There are some key changes to Universal Credit and National Insurance this month.
Millions of Britons will see their benefits and contributions change over the coming days and weeks.
The UK remains in the grip of a cost of living crisis, with many people changing their spending habits to cope.
Inflation – the rate at which prices rise – was recorded at 9.1% for May, its highest level since March 1982.
Britons are also grappling with rising fuel costs – the average price of a liter of petrol in UK suburbs hit a new high of 191.5p on Sunday, while the average price of diesel was 199.0p a litre.
Watch: Cost of living crisis ‘has little to do with Brexit’, says Rees-Mogg
A study published by the Institute for Fiscal Studies (IFS) on Monday revealed that 49% of children in single-parent families in the UK were living in relative poverty at the start of the coronavirus pandemic.
This percentage equates to 1.5 million children. It is almost double the percentage of children living in two-parent families (25%).
Many people will be keeping a close eye on their finances this month as changes to Universal Credit and National Insurance are introduced.
What is happening to National Insurance?
National Insurance is the contributions you pay to qualify for certain benefits and the State Pension.
From tomorrow, Wednesday 6 July, the income threshold for paying National Insurance Contributions (NIC) will increase.
Until July 5, any employee earning more than £9,880 a year or £190 a week had to pay NIC. However, the threshold will be raised from Wednesday to £12,570 a year or £242 a week.
There is a government calculator that people can use to work out how much their NICs will fall.
A person on an annual salary of £25,000, for example, will pay £244 less per year because of the change.
Chancellor Rishi Sunak said seven out of 10 people will pay less National Insurance from this week.
How might the change to National Insurance affect Universal Credit?
Universal Credit is a monthly payment to help with living costs and is available to people on low incomes or those who are out of work or unable to work.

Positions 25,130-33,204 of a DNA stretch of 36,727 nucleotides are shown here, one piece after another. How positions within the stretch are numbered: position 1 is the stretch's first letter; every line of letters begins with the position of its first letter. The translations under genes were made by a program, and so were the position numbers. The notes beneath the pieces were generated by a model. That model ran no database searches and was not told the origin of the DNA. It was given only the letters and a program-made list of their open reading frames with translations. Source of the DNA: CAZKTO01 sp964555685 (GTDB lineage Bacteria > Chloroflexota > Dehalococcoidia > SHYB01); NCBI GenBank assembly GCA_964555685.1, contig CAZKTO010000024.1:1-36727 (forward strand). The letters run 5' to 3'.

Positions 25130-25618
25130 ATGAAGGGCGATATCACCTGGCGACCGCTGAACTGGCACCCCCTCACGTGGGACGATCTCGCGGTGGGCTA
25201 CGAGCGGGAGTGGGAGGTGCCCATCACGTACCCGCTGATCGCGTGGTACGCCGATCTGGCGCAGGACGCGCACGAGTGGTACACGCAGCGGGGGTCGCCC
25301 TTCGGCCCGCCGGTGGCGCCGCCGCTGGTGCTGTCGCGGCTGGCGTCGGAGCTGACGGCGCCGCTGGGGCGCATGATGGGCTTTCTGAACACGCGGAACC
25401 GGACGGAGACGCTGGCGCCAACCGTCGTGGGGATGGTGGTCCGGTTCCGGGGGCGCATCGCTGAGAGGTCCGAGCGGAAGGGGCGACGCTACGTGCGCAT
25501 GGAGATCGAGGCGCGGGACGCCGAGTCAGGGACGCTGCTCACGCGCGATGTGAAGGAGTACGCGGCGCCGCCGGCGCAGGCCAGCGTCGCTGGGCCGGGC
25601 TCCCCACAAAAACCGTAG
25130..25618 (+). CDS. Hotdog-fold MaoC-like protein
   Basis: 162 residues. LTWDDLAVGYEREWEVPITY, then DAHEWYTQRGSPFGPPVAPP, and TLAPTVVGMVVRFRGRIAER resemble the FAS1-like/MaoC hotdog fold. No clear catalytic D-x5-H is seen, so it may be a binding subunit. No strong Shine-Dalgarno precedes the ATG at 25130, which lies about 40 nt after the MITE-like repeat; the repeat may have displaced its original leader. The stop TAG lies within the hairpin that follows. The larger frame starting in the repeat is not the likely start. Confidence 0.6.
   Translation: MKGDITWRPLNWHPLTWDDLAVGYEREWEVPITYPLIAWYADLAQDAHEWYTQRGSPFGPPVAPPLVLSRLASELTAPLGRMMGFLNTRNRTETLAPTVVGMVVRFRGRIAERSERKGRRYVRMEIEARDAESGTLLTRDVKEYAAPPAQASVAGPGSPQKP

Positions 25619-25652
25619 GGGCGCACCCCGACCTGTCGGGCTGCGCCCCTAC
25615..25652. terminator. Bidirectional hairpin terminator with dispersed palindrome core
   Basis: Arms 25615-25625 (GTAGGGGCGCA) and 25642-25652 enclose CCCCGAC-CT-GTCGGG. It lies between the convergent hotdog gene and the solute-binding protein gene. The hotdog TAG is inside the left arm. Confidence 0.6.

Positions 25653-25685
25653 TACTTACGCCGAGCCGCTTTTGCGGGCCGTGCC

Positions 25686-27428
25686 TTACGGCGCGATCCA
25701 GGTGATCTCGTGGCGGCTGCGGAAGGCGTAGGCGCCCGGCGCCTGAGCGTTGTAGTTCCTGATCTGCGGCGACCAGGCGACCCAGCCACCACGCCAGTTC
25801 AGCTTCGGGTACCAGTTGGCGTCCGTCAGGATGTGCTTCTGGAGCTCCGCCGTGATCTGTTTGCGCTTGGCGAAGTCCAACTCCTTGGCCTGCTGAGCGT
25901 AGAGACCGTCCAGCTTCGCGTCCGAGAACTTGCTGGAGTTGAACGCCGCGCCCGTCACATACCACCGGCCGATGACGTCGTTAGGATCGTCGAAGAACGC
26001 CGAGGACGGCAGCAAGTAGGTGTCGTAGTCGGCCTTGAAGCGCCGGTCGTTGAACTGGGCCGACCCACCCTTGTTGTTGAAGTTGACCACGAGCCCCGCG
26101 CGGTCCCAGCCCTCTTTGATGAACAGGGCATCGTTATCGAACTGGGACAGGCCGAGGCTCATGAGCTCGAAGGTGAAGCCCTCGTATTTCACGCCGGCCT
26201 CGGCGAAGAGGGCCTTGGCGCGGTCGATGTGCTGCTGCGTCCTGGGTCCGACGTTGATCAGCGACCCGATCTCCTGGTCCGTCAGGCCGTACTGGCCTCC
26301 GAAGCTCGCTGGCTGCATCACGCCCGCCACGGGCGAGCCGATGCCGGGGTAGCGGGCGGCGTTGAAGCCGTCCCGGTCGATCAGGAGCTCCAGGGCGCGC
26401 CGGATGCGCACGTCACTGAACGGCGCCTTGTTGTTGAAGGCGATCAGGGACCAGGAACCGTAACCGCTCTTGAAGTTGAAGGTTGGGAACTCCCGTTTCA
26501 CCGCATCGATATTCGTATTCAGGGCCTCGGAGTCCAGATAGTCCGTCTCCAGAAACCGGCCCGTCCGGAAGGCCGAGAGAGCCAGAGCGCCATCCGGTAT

Universal Credit replaces other benefits and tax credits, such as Child Tax Credit, Housing Benefit, Income Support and Income-Based Jobseeker’s Allowance.
The change to National Insurance could mean someone on Universal Credit pays less tax and gets more take-home pay.
If you work, the amount of Universal Credit you get goes down as you earn more.
Once you earn more than your Work Allowance, your Universal Credit payments are reduced at a steady rate known as Universal Credit Income Reduction.
This reduction rate is currently 55% after Sunac cut it from 63% in its Autumn 2021 Budget, meaning that for every £1 you earn on top of your work allowance, your Universal Credit will be reduced by 55p. This amount is automatically deducted from your Universal Credit payment.
What else is happening with Universal Credit in July?
In May, Sunak unveiled a £15 billion aid package to help UK households struggling with rising energy bills.
This includes a payment of £650 for more than eight million households on the lowest income.
These households will receive the first installment of this payment between July 14 and the end of the month.
This will be a payment of £326. The second payment of £324 will go into their bank accounts in the autumn.
Payments will be made to households under the following benefits: universal credit, income-based jobseeker’s allowance, income-related employment and support allowance, income support, working tax credit, child tax credit and pension credit.
Watch: Rishi Sunak celebrates arrival of Universal Credit taper cut